Nazi foreign policy debate

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This article is about academic debate of the Nazi foreign policy goals. For relations between the Third Reich and other countries, see Foreign relations of Nazi Germany.

The foreign policy and war aims of the Nazis have been the subject of debate among historians. The Nazis governed Germany between 1933 and 1945. There has been disagreement over whether Adolf Hitler, their leader, aimed solely at European expansion and domination, or whether he planned, in the long-term, for a global empire.

Continentalists vs. globalists[edit]

Moltman and Hillgruber[edit]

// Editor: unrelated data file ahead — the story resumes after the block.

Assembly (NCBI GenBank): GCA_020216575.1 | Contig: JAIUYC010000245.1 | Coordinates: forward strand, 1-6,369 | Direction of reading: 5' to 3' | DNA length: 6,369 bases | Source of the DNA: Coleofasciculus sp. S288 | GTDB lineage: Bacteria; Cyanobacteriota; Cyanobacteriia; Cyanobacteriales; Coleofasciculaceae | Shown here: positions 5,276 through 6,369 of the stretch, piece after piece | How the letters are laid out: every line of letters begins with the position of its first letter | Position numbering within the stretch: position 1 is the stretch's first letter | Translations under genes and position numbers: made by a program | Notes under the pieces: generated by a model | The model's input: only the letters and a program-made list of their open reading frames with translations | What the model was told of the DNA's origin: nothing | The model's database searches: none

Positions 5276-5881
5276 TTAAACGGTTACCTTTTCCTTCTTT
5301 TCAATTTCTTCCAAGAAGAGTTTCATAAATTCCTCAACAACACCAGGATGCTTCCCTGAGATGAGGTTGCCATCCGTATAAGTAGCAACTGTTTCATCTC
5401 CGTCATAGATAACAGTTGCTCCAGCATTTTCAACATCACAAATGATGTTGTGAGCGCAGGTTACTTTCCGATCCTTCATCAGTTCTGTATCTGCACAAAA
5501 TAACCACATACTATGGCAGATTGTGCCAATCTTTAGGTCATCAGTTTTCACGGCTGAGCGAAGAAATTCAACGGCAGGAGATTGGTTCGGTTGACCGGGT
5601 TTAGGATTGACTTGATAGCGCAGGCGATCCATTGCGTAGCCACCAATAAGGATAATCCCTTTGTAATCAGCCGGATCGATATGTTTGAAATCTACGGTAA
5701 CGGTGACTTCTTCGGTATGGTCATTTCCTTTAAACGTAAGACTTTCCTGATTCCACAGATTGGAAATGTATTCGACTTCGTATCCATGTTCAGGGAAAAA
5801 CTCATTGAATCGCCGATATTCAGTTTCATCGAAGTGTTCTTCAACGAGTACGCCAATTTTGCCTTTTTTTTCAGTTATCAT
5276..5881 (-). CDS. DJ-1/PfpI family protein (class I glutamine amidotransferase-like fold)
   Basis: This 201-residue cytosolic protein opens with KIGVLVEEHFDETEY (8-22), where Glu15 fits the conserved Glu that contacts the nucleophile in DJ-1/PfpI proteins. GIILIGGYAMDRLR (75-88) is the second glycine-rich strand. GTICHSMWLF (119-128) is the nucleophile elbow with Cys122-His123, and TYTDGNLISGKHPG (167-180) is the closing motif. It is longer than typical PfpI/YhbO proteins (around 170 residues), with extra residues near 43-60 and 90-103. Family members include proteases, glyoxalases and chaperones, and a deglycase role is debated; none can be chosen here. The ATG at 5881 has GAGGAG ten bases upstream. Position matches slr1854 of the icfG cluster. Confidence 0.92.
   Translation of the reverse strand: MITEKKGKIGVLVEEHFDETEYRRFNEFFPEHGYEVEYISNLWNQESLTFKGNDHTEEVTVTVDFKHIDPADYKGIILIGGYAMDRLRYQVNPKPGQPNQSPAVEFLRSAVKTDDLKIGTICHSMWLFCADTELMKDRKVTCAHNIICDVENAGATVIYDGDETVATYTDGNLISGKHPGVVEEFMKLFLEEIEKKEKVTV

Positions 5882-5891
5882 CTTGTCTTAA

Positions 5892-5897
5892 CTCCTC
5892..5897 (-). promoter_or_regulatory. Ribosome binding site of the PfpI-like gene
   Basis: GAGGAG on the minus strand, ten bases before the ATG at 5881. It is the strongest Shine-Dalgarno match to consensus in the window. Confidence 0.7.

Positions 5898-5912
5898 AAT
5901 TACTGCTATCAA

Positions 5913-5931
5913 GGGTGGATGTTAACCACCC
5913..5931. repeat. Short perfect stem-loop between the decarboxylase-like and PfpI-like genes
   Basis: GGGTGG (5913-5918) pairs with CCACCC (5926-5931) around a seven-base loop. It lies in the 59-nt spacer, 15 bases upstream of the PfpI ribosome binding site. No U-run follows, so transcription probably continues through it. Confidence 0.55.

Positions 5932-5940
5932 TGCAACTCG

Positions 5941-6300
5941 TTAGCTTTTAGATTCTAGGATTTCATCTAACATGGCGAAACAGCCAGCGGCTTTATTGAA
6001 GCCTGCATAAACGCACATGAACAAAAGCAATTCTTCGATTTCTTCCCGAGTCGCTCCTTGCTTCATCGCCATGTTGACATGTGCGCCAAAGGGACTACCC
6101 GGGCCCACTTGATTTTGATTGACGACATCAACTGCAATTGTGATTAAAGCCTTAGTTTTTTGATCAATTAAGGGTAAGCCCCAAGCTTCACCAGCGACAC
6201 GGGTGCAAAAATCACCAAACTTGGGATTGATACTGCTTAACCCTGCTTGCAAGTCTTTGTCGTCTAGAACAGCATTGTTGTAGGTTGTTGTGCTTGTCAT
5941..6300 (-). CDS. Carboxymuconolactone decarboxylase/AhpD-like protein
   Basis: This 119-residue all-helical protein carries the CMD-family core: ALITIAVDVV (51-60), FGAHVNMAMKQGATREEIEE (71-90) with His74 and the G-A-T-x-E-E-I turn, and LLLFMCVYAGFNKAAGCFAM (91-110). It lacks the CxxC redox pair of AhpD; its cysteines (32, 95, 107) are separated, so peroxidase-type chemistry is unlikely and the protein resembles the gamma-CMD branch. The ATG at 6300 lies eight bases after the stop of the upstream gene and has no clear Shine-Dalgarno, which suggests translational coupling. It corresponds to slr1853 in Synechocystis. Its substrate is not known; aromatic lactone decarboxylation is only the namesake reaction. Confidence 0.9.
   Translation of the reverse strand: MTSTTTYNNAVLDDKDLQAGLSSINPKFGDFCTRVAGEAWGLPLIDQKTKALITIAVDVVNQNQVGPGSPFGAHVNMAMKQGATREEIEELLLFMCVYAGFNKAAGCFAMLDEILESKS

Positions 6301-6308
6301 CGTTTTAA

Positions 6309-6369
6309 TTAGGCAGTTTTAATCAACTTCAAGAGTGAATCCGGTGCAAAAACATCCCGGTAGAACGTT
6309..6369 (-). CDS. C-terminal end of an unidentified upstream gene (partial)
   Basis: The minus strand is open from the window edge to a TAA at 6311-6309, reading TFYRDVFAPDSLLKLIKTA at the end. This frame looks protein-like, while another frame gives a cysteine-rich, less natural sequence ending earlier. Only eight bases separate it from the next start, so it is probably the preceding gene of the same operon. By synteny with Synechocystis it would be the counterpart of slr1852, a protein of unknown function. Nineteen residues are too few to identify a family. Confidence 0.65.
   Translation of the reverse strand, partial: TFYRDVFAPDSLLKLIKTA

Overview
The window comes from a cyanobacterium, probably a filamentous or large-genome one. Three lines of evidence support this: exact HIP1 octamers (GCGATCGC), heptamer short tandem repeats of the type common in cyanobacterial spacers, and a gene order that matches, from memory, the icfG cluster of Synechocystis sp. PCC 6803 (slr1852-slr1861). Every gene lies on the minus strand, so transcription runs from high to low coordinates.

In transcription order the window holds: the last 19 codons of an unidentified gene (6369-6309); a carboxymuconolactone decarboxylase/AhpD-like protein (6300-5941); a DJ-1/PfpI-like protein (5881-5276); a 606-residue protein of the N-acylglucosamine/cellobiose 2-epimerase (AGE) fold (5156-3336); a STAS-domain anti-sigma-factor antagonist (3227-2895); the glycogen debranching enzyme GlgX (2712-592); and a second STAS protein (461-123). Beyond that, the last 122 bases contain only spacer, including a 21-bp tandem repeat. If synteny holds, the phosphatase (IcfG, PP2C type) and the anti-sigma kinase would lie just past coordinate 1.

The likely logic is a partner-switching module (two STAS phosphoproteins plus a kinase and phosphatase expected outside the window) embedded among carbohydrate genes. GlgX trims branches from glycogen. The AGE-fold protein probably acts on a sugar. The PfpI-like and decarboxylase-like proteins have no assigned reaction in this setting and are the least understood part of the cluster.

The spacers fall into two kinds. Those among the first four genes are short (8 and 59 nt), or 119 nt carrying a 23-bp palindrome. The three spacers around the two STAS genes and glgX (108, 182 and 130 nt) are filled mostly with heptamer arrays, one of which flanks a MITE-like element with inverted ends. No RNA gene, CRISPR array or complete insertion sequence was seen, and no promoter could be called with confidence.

The argument for what these aims meant in literal terms originates from the 1960s by historians Gunter Moltman and Andreas Hillgruber [1] who, in their respective works, claim that it was Hitler’s dream to create ‘Eutopia’ and eventually challenge the United States. This thesis puts these two historians in the ‘Globalists’ category, with opposition labelled ‘Continentalists’. Evidence for these claims comes from Germany’s preparation for war in the years 1933-39 with increased interest in naval building, and Hitler’s decision to declare war on the USA after the attack on Pearl Harbor, which shows Hitler’s determination. The Globalists use this as an argument for how Hitler’s ideology was shaped; i.e., the USA could only be defeated if Germany conquered Europe and allied with Britain. It is said with general agreement that this viewpoint expressed by Hitler were written with the mindset that the USA was of little interest to Germany, and did not pose a threat to her existence. However, noted through speeches and recorded conversations, after 1930, Hitler viewed the United States as a Mongrel State, incapable of unleashing war and competing economically with Germany due the extreme effects of the Great Depression. Even in the late 1930s, as Continentalists argue against world conquest, Hitler seems to still disregard the USA’s power in the world, and believes that only through German-American citizens can the USA revive and prosper. This may shed light as to why Hitler made the decision to declare war on the United States after Pearl Harbor, and continued to focus on European Expansion in the late 1930s.